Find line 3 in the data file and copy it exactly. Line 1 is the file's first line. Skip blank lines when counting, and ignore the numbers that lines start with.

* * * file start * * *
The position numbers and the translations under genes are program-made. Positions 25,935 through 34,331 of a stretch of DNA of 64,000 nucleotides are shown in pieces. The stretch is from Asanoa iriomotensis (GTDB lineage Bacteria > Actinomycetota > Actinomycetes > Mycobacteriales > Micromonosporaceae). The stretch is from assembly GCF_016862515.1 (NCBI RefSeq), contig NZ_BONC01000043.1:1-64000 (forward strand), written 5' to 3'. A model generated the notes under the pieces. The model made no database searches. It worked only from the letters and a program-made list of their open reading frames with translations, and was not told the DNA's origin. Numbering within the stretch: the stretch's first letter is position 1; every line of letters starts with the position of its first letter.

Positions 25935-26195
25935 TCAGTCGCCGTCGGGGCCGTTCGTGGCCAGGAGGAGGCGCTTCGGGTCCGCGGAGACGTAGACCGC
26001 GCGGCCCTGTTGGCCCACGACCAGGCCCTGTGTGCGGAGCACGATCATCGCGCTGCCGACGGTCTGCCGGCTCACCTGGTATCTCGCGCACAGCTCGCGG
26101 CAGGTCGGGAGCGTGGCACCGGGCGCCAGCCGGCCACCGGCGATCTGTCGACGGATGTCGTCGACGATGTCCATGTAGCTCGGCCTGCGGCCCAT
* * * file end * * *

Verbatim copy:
25935 TCAGTCGCCGTCGGGGCCGTTCGTGGCCAGGAGGAGGCGCTTCGGGTCCGCGGAGACGTAGACCGC